You eulogized Bill Pierce for making adoption easier for adoptive parents (“Bill Pierce, rest in peace,” Editorials, Wednesday), but it is also worth pointing out that for the past several decades, much of his work was devoted to keeping adoption records sealed and that, to that end, he was a tireless fighter. He took his battle state to state, wherever it appeared that the legislature might open the records to adult adoptees. He was largely successful, as the records are open in just six states. He continued his campaign, to the relief of the thousands of adoptive parents for whom he spoke, even in the face of mounting evidence that adoptees wish to have those records open.

A recently released national survey, in fact, found that an overwhelming majority of Americans (84 percent, according to FindLaw, which did the survey) believe people adopted as children should be granted full access to their adoption and birth records when they reach adulthood.

For many of the millions of adoptees who are searching, and their birth parents, Mr. Pierce’s death signifies the beginning of the end of the era of secret, closed adoptions.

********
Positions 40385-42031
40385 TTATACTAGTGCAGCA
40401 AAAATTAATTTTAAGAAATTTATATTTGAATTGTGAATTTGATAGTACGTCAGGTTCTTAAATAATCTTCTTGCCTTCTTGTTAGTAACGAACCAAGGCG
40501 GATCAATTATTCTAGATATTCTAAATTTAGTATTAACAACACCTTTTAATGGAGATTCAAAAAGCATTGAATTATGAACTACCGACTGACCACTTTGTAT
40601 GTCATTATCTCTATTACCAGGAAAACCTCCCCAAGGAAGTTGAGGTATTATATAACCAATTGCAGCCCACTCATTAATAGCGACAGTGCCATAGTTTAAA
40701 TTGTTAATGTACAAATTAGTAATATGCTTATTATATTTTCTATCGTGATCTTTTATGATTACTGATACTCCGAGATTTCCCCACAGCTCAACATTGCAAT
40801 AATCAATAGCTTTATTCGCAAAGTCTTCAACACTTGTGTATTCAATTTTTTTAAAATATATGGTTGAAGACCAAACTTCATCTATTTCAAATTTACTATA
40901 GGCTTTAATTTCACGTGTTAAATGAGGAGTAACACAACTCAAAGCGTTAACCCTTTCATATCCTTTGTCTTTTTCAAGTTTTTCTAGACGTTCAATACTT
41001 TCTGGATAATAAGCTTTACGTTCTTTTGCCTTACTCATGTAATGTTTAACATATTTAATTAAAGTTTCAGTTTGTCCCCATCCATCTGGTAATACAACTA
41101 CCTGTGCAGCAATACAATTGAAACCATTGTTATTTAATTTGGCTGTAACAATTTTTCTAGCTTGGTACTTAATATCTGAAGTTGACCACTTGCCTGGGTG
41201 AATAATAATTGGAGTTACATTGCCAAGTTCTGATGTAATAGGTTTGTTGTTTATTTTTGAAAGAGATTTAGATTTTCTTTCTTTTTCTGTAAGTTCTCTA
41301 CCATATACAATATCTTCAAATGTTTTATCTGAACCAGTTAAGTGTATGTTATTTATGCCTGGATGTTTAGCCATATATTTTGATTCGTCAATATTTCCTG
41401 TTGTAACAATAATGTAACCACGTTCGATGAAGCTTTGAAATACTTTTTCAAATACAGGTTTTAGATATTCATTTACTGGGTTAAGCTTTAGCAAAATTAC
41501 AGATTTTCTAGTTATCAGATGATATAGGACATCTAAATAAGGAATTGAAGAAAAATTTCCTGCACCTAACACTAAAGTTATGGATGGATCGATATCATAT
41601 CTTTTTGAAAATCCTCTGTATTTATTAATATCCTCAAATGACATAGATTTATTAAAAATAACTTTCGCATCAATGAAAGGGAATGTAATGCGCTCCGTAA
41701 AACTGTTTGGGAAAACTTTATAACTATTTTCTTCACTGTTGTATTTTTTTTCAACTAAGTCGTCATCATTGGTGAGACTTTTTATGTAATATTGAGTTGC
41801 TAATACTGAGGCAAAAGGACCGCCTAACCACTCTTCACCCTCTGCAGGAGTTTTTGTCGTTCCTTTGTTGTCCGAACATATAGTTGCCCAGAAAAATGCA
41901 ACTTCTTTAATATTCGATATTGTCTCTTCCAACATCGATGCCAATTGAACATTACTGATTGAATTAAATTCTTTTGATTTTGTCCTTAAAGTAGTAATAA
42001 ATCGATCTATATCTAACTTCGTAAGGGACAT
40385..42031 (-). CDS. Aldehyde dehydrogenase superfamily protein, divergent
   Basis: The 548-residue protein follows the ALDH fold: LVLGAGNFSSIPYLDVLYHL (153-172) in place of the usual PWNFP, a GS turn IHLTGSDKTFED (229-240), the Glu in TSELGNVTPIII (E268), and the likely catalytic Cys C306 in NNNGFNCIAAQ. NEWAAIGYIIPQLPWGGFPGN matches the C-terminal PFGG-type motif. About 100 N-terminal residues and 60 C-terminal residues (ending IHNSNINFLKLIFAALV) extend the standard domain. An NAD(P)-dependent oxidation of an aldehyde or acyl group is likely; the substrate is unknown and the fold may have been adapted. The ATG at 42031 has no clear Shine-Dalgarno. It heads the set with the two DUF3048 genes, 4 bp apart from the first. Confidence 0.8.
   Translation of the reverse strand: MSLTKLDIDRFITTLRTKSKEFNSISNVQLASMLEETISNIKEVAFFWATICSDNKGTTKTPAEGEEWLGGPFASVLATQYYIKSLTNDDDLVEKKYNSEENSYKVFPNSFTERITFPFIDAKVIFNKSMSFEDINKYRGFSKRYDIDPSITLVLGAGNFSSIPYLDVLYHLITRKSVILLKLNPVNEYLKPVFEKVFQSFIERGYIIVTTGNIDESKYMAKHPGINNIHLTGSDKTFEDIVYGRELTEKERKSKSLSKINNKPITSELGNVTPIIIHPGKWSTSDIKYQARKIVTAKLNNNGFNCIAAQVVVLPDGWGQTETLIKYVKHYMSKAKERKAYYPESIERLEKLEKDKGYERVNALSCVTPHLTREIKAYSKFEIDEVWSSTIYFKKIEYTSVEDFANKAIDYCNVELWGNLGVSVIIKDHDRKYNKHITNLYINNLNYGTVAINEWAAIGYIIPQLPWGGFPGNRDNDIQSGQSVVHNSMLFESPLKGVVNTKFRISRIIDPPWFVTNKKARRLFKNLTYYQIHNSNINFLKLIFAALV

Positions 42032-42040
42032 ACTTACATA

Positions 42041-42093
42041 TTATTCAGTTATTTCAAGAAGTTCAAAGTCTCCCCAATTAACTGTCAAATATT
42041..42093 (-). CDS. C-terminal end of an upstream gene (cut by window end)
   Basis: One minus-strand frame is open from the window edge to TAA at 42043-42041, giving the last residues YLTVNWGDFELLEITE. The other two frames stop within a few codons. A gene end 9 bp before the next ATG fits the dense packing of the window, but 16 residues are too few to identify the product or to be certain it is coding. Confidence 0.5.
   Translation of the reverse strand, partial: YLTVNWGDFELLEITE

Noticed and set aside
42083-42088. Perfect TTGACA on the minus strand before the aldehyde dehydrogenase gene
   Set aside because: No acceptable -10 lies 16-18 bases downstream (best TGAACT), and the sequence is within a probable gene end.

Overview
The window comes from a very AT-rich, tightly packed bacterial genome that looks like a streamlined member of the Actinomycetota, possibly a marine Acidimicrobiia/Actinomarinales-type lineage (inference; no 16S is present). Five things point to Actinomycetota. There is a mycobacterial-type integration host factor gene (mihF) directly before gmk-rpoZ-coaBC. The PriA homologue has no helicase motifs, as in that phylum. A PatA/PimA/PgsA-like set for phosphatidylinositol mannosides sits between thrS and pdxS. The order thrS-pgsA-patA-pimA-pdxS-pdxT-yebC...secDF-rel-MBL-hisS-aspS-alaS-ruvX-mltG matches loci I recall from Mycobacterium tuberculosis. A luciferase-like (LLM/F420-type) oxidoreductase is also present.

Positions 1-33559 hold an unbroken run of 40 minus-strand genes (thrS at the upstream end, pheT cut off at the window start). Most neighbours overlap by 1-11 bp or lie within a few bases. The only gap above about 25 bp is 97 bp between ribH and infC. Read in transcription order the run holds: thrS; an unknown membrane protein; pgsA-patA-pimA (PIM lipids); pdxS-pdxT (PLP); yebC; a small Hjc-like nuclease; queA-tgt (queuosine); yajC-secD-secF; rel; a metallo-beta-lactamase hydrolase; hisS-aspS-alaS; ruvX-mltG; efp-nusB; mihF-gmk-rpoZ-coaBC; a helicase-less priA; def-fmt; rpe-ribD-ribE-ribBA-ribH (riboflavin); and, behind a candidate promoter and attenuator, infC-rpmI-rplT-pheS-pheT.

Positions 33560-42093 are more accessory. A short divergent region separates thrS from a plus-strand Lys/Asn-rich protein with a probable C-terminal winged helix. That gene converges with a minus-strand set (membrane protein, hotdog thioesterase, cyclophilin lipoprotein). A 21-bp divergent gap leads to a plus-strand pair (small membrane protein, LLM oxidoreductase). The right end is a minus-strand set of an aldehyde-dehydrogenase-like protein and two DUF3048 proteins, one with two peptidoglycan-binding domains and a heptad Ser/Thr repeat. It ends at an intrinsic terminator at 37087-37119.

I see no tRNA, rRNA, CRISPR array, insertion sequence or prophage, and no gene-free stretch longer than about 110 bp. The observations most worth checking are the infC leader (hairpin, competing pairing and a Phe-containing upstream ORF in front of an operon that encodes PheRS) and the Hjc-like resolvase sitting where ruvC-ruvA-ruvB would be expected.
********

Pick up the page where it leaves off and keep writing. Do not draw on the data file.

Sag Harbor, N.Y.

Rule of law in Romania

I read with great interest Wednesday’s Commentary column by Arnaud de Borchgrave, “Red past in Romania’s present.” Unfortunately, the commentary misstated the facts about Romania today, particularly about the case of Gen. Ion Mihai Pacepa.

On June 7, 1999, in a public session, the Supreme Court of Justice of Romania reviewed the two sentences pronounced in 1978 against Mr. Pacepa, “acquitting the defendant from the charges, treason by helping foreign powers in order to carry on unfriendly actions against the state security, communicating top secret data to foreign power agents, refusal for returning in the country and defection.” The first and the last charge were punishable by the death penalty.

In the same session, the court decided “to remove the complementary punishments regarding the actions taken at the time concerning the confiscation of all his property and the deprivation of his military rank.” This public decision of the court reflects the current status of Mr. Pacepa with the Romanian authorities.